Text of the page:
It is a cardinal truth of the Christian faith that God does not live in buildings designed by humans minds and hands (Acts 7:24; 17:48). Sadly, while every Christian will heartily affirm this as a theological truth, too many go about their daily lives as if God does live in the church building and that, when they leave church on Sunday, he stays behind.
Unsurprisingly, this attitude is prevalent among nominal Christians. They show no real devotion to the Lord but quickly darken the doors of the church to get married, dedicate their newborn, or bury their loved ones. For these people, the building carries a sort of superstitious relevance. God is there to witness those significant life events and to bless them, but they have no need of him from day to day.
But it is not only nominal Christians who fall into this trap. Too often, we fall into the same thinking. We will never say it out loud, but we live as if God has no relevance in our lives outside of gathered worship. We pay lip service to him on Sunday but then proceed to live out our own plans Monday to Saturday. He plays no significant role in our family, employment, or decision-making. He is all but forgotten as we weave our way through the world before “visiting” him again on Sunday.
Psalm 127 speaks directly to this attitude. It reminds us that, unless God is intricately involved in our day-to-day lives, there is no hope of success.
Unless the LORD builds the house, those who build it labour in vain. Unless the LORD watches over the city, the watchman stays awake in vain. It is in vain that you rise up early and go late to rest, eating the bread of anxious toil; for he gives to his beloved sleep.
Solomon was deeply concerned that his readers rely on God. Elsewhere, he reminded his son to trust fully in the Lord and to not lean on his own understanding (Proverbs 3:5–6). Here, he issues the same exhortation to the covenant community. Forging our own path in life, heedless of God’s direction, is a recipe for disaster. It is to live life “in vain.” It is, as we see in Ecclesiastes, to live a life of futility.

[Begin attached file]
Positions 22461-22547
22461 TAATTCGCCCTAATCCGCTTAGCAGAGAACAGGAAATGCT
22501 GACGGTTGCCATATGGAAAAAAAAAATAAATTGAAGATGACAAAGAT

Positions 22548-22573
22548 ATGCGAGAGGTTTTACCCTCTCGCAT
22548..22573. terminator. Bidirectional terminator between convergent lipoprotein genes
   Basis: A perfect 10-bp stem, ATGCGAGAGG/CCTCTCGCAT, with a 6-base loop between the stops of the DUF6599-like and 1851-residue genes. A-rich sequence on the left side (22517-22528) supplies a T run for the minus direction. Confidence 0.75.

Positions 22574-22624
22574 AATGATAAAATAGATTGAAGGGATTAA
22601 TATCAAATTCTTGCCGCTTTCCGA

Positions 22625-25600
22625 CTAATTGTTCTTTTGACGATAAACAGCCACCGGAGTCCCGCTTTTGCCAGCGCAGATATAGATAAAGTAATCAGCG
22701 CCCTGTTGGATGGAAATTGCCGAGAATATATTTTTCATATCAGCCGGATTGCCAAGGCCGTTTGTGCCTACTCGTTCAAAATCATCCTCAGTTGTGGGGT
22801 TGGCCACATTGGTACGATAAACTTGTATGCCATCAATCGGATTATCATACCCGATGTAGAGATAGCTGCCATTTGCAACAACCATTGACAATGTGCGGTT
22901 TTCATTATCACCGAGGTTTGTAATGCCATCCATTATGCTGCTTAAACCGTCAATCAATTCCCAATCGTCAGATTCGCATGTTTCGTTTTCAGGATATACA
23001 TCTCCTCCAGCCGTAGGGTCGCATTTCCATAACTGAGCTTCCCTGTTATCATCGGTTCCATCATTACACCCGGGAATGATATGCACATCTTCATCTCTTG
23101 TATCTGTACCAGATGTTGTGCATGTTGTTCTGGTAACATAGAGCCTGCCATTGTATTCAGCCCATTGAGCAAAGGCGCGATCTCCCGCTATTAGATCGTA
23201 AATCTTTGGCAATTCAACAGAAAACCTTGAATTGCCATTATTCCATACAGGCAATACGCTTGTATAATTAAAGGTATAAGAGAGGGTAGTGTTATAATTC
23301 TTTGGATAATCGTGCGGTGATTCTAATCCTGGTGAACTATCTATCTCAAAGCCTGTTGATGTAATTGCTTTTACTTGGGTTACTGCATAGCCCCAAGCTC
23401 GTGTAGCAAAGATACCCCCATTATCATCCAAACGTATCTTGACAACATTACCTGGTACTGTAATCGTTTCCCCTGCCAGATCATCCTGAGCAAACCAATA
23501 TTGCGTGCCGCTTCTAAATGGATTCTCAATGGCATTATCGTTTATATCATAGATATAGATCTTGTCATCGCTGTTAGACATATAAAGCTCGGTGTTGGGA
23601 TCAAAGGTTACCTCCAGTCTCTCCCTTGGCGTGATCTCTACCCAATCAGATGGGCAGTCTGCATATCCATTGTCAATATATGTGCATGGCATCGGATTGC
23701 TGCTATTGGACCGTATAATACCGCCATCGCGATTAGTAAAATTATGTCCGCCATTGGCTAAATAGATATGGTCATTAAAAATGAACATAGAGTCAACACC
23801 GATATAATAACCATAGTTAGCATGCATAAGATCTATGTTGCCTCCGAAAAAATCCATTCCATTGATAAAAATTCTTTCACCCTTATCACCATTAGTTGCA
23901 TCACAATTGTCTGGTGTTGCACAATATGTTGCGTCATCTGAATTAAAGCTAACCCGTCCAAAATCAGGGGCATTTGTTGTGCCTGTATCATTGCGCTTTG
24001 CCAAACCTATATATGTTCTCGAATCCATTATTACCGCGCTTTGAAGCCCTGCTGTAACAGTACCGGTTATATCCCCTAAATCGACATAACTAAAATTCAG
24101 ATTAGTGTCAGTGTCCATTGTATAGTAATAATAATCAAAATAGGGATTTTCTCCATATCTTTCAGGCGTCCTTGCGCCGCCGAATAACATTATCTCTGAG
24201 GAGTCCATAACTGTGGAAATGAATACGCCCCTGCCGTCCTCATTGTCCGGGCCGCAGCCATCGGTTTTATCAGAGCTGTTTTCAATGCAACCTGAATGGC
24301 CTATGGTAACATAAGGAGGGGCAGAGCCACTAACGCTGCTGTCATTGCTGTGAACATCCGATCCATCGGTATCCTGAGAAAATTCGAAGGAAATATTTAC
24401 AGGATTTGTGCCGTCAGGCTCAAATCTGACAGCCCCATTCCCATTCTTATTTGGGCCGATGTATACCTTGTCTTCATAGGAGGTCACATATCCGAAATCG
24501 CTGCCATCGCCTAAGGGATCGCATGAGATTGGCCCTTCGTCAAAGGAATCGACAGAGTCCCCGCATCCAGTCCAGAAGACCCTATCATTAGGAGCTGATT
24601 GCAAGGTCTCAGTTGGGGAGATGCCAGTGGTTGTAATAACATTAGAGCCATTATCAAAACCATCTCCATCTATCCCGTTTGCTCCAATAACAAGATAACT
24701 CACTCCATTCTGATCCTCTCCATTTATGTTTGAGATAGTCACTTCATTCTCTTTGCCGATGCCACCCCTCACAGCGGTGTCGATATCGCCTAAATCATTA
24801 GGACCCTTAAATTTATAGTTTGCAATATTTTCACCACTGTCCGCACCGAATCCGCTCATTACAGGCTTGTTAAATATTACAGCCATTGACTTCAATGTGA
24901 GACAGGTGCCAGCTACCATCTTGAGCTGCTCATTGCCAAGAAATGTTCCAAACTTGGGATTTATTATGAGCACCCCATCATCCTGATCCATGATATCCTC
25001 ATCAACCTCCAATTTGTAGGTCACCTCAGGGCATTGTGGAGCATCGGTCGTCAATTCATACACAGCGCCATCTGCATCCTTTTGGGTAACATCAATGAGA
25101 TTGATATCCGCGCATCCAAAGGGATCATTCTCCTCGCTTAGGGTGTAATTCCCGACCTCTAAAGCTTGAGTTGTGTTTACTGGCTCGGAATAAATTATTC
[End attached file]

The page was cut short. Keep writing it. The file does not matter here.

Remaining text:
Solomon was not the only biblical author to highlight this reality. James reminds us of the same truth in James 4:13–17. James’s writing, which resonates deeply with Solomonic thinking, highlights at least three reasons that we should not be foolish enough to think we can live apart from God.
First, we do not control the present. “Come now, you who say, ‘Today or tomorrow we will go into such and such a town and spend a year there and trade and make a profit’” (v. 13). We want to make plans and rely on our own wisdom but even our best efforts are subject to God’s kindness. We may be tempted to rely on our own skill to “trade and make a profit” but we must remember that, unless God blesses our efforts, they will fail.
Second, we do not know the future. “You do not know what tomorrow will bring” (v. 14). As carefully as we might plan to provide for the future, we cannot see what lies ahead. The future can spin more wildly out of control than we can imagine. Only God knows what lies ahead.
Third, we do not know our own end. “What is your life? For you are a mist that appears for a little time and then vanishes” (v. 14). We are transient creatures. Human plans are frequently dashed by the ever-looming presence of death.
James therefore cautions as Solomon does: “Instead you ought to say, ‘If the Lord wills, we will live and do this or that’” (v. 15). Our plans—indeed, our very lives—are subject to God’s will because, as Solomon puts it, “unless” the Lord blesses, our efforts are useless.
As you head into a new day, be cognisant of Psalm 127’s “unless.” You will be tempted to sideline God in your plans but remember that, unless God blesses, your best laid plans will surely collapse. Trust in him and rely on his help today.